Nobody has been more vociferous in advocating food irradiation than scientists at the FDA. Yet the agency’s heads have dragged their feet on the approval process since they were given jurisdiction over it 40 years ago, slowly approving one food type at a time for irradiation. Yet even these approvals have been little more than symbolic.

Threats of public campaigns and pickets against food processors and stores considering selling irradiated food, along with horrifying claims of anti-irradiation activists, have made it practically impossible to buy irradiated food in this country other than spices.

The pattern seems likely to continue despite a flurry of positive press coverage for last week’s FDA decision on meat irradiation. Don’t expect to see nuked filet mignon show up in your supermarket anytime soon.

Generally the arguments against food irradiation contain grains of truth, but if they were applied to other food processing and preservation procedures would basically outlaw food entirely. Consider:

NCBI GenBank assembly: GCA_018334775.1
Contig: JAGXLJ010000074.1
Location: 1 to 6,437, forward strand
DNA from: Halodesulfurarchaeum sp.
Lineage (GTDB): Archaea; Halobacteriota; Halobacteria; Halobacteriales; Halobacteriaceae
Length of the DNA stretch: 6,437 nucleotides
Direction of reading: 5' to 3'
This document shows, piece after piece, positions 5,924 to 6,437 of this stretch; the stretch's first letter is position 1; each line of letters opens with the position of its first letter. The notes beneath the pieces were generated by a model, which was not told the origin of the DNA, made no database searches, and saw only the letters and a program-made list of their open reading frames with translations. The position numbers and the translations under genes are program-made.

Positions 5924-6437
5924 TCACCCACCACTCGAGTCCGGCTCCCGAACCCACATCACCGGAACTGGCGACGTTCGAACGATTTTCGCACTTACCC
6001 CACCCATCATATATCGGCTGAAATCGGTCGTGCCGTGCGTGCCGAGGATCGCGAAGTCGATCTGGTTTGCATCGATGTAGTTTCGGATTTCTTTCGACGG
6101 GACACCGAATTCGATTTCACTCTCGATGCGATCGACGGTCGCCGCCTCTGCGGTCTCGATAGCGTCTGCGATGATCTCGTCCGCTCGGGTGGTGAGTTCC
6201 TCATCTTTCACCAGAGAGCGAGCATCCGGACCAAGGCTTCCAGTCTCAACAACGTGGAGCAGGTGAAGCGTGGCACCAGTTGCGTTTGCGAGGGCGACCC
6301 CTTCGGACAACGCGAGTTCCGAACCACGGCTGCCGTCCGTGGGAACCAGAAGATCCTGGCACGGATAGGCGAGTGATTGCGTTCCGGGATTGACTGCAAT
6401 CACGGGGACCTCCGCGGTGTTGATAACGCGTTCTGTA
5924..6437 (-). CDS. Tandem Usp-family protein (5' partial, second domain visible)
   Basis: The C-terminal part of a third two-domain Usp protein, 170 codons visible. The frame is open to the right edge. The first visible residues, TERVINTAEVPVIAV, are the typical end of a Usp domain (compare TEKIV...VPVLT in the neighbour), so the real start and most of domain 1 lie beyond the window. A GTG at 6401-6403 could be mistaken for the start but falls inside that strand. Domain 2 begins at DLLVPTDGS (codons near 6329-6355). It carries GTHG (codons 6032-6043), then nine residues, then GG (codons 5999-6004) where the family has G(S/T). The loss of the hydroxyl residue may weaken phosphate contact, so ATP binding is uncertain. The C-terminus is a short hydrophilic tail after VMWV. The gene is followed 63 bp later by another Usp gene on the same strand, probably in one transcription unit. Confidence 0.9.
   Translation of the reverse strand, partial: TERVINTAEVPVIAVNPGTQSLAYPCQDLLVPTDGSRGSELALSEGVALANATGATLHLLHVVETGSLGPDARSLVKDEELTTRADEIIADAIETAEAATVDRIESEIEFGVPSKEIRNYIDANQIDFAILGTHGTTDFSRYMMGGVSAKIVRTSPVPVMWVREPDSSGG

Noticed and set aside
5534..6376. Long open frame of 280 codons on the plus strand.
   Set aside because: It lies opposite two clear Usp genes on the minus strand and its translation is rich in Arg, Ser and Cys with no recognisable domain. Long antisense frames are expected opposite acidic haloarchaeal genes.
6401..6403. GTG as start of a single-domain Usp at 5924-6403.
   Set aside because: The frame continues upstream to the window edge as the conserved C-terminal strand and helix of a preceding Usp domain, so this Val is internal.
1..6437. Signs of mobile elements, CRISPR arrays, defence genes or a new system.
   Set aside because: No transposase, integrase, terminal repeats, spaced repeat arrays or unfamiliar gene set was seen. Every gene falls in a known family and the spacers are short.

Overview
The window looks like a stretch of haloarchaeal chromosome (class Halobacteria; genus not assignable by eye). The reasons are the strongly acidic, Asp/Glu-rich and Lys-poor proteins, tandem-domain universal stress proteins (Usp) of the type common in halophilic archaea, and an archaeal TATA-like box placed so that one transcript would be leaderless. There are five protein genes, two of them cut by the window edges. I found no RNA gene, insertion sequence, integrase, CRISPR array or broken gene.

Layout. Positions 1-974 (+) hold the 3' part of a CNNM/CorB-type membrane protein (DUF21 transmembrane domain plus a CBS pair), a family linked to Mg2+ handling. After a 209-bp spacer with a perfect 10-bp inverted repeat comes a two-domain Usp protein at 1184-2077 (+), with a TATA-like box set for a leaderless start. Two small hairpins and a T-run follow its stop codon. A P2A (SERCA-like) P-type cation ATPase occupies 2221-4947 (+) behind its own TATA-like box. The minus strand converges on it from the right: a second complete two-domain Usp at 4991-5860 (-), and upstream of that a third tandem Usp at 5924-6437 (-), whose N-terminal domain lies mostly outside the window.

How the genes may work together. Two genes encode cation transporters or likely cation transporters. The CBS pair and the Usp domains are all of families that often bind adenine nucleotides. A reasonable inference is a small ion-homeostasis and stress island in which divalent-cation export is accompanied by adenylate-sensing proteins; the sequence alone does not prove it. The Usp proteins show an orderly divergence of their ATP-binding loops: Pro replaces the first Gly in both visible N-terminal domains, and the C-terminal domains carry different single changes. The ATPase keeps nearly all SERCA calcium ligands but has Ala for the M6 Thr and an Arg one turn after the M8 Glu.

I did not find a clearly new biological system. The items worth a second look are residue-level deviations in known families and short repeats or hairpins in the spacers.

• Workers may get hurt at irradiation plants. "While irradiation does kill bacteria, it involves the use of inherently dangerous materials and poses its own risks to workers," Mr. Jacobson has declared. True, there have been about half a dozen minor accidents — and no deaths — among the nearly 40 U.S. irradiation plants that have been operating for decades. Meanwhile, each year almost two million U.S. workers are hurt on the job, and 10,000 killed. Those who harvest our food, farmers, have a job-related death rate three times the national average.
  • Irradiation creates new chemicals in food, and we don’t always know what those chemicals are. Yes, and the same is true of roasting, frying, broiling and boiling. We don’t even know the full chemical composition of most foods before they’re irradiated.
  • Some of the chemicals created during irradiation may be carcinogenic. There’s never been evidence of this. On the other hand, other types of food preservation appear to be clear human carcinogens. The incredible 75% drop in stomach cancer rates in this country since the 1930s, for instance, is generally attributed to a decline in the consumption of cured foods, especially salt-cured ones.